Common Ground Connection[Sept 27, 2012] How smithing tools and a chestnut tree connect us to MOFGA.
License to Kill[Jun 14, 2012] New digs for Rick and a new license to match.
Forever Farm[Jun 7, 2012] Protecting our farm for future generations.
Ozettes? Oh Joy![May 17, 2012] A long-lost potato variety is located at last.
The Killers[Mar 15, 2012] Coming to terms with the killers in our midst.
Egg Secrets[Feb 16, 2012] Everything you always wanted to know about eggs but were afraid to ask.
Sure Signs of Spring[Jan 31, 2012] Snow? What snow? Spring is on the way!
Changing Hats[Dec 8, 2011] Ever wonder what Maine farmers do in the winter?
Under the Microscope[Sept 29, 2011] Did we pass our organic inspection? Read to find out!
This is the story of two men, both gone from this earth, whose life stories connect our farm to MOFGA's Common Ground in a pretty nifty way.
Waldo Chick (1903-1988) was the last of the Chick family to live at this farm. Charlie MacDonald (1905-1997) was Marilyn's grandfather. As explained in our history of Chick Farm, Charlie and his wife Mildred moved here in the 1950s to help Waldo run the farm, and over the years they became like family.
For Marilyn and her brother Chuck, there was no better place to grow up, and not just because of the country life. There's much to be said for that old-fashioned notion of an extended family, and it came with a bonus: not just their grandparents but Waldo, too, who always treated the grandkids like they were his own.
Besides being a chicken farmer, Waldo Chick was a talented blacksmith who built his own workshop, complete with a forge, anvil, and many other hand tools and power equipment. In his prime, Waldo was known throughout York County as the guy who could fabricate a part for your tractor, truck, or what-have-you when a replacement part was not available.
Charlie MacDonald was a machinist, originally from Taunton, Massachusetts. In 1941 he brought his wife and young son to Maine and took a job at the Kittery shipyard, where he proudly built submarines for the next 30 years. In his spare time at the farm, he painted and repaired the buildings, helped with the chickens, and tended a large vegetable garden and beautiful flower beds. It was Charlie who taught Marilyn the joys of getting hands into the dirt and making plants grow.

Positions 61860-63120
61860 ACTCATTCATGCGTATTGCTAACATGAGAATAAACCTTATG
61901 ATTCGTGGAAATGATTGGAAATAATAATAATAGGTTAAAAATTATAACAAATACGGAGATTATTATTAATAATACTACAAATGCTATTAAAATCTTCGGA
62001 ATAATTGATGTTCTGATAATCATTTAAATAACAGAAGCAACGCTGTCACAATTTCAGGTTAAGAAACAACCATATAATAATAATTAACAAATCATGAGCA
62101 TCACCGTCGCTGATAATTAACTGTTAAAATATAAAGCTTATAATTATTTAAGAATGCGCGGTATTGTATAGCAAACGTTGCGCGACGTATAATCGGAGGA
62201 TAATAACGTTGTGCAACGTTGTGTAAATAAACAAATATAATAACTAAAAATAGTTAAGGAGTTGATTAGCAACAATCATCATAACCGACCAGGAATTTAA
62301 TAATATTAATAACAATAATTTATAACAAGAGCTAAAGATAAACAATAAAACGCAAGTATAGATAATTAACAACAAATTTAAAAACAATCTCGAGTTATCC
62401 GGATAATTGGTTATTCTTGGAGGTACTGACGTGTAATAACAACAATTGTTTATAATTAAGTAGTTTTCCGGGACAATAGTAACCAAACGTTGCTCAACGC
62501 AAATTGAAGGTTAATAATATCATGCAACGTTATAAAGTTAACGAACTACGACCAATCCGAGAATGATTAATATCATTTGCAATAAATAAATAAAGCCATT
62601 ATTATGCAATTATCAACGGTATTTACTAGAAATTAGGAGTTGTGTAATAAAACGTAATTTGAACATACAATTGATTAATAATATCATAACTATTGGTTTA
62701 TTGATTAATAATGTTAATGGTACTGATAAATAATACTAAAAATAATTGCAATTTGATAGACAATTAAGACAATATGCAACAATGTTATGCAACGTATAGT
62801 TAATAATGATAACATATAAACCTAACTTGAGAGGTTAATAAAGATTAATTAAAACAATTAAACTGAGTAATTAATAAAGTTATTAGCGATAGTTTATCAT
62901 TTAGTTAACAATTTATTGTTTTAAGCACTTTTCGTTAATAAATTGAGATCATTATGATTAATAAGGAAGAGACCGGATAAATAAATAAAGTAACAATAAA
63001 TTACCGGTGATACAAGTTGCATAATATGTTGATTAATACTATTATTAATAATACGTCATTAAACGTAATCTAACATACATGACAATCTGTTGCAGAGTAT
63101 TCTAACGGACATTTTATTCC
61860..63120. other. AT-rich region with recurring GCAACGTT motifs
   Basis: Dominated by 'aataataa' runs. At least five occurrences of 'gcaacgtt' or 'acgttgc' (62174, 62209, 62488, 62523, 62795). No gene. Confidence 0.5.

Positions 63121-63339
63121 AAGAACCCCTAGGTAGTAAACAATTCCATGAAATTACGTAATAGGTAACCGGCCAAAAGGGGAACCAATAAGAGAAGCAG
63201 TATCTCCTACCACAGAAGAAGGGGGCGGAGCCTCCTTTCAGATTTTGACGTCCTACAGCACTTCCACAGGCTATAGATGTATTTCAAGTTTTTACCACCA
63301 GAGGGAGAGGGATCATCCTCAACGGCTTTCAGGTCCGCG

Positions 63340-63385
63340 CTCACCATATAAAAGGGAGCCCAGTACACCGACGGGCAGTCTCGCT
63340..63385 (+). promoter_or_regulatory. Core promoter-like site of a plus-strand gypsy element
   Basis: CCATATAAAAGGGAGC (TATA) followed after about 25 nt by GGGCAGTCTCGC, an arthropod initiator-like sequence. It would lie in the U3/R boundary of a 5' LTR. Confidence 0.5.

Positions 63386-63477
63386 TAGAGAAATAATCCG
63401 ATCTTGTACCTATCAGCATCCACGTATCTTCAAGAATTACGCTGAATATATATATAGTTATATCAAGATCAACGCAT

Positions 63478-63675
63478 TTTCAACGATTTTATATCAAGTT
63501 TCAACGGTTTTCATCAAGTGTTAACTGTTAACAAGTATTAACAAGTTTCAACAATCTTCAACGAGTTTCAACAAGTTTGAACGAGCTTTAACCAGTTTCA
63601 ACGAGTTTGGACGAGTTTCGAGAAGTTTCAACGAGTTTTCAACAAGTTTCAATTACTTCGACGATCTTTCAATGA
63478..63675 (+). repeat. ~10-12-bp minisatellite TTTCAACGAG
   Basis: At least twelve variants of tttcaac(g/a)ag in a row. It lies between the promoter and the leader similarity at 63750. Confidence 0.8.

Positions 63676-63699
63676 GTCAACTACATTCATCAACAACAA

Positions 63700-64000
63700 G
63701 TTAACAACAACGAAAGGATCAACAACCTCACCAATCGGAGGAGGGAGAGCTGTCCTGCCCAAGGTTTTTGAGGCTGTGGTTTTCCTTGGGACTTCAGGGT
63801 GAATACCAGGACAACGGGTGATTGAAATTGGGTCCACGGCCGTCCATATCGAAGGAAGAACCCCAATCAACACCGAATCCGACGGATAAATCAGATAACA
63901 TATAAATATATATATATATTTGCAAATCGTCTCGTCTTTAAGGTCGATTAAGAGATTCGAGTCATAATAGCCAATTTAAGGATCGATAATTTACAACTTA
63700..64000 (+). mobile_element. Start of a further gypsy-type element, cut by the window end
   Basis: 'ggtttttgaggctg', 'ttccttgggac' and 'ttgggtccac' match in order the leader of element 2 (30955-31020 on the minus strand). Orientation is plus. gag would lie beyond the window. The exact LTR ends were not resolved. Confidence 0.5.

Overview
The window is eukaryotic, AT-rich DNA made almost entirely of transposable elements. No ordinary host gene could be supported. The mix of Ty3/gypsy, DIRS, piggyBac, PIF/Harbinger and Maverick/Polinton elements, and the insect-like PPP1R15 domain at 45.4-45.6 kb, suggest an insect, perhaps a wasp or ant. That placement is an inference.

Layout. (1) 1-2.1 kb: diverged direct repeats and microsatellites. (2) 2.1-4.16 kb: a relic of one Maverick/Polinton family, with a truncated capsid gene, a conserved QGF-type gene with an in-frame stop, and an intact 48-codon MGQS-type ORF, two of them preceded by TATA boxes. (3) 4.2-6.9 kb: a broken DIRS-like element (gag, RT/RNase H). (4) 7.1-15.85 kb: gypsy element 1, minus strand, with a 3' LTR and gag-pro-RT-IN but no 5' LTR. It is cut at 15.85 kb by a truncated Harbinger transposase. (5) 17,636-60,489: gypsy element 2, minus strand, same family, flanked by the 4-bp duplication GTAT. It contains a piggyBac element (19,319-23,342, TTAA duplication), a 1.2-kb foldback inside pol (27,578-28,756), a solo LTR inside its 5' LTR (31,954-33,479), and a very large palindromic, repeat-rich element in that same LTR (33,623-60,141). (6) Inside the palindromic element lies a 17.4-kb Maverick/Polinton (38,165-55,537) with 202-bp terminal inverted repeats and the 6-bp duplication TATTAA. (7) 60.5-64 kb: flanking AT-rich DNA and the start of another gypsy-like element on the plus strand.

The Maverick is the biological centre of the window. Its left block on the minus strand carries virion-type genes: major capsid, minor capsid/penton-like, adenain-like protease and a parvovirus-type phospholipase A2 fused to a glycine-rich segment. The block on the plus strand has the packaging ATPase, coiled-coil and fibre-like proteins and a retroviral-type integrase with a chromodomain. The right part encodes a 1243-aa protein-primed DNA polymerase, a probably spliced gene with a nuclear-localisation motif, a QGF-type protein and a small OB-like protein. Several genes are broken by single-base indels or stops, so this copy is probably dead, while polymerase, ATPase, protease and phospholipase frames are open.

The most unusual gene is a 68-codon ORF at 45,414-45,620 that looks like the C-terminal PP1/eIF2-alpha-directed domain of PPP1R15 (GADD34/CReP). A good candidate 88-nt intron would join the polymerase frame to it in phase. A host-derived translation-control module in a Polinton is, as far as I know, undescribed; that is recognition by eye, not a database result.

Fast-forward to 2008. Charlie and Waldo were no longer with us. Given our big old drafty farmhouse and rising oil prices, we decided to install a wood gasification boiler. But the logical home for it was Waldo's blacksmith shop, and what would we do with all that blacksmithing equipment?
And here's where the MOFGA connection comes in. We had purchased a tree in Charlie's memory 10 years earlier, when MOFGA had moved to their new Common Ground property. But we were never able to find Charlie's tree on our visits to the Common Ground Fair.
In the meantime, a new blacksmith shop was being built at the Common Ground and we heard they needed smithing tools. They were thrilled to hear from us and in no time at all we got a visit from blacksmith John Phelan and Vernon LeCount, MOFGA's facilities coordinator. As they ooh'd and aah'd over Waldo's shop and selected the tools and equipment they would take with them, we mentioned our fruitless searches for Charlie's tree.
John and Vernon promised to look into it, and sure enough we soon had a call from a very apologetic MOFGA staffer. They had a record of our donation but no tree had ever been planted. He assured us we would have our tree in time for the upcoming Common Ground Fair.
Our visit to the Fair started right off with a beeline to the blacksmith shop, and there was Waldo's anvil, being put to good use as John and another blacksmith demonstrated smithing techniques for a crowd of onlookers. When John spotted us, he put down his tools and came outside. "Come see your tree!", he said, and led us just a short distance away to a sturdy-looking sapling. "I hope this is okay," he said, and explained that in light of our donation of Waldo's smithing tools, they had decided to plant a chestnut tree for us and to put it where it will someday shade the blacksmith shop, just like in Longfellow's poem.